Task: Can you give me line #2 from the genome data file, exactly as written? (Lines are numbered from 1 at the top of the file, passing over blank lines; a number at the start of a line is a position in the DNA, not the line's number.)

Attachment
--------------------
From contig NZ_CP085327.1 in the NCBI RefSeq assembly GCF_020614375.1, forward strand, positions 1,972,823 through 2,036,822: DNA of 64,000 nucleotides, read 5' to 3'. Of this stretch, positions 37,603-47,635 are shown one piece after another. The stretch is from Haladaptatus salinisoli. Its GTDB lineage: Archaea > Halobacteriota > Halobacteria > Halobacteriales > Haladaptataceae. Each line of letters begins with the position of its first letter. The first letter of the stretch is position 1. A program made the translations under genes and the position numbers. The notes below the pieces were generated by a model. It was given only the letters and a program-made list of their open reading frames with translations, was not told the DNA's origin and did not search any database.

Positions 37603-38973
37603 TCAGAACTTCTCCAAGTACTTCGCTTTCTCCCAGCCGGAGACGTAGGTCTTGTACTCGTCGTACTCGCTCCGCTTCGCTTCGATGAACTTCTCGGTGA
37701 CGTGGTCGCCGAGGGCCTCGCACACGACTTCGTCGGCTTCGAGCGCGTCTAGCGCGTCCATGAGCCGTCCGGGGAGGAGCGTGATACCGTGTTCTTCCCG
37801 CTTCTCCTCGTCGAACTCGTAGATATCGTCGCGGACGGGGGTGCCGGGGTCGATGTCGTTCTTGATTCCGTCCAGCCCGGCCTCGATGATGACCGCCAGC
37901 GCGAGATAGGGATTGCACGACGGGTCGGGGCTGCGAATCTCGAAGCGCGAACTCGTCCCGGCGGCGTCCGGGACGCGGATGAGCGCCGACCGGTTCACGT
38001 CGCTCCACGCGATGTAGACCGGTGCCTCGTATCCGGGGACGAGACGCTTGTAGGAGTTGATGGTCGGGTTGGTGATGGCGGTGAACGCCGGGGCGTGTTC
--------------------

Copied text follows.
Positions 37603-38973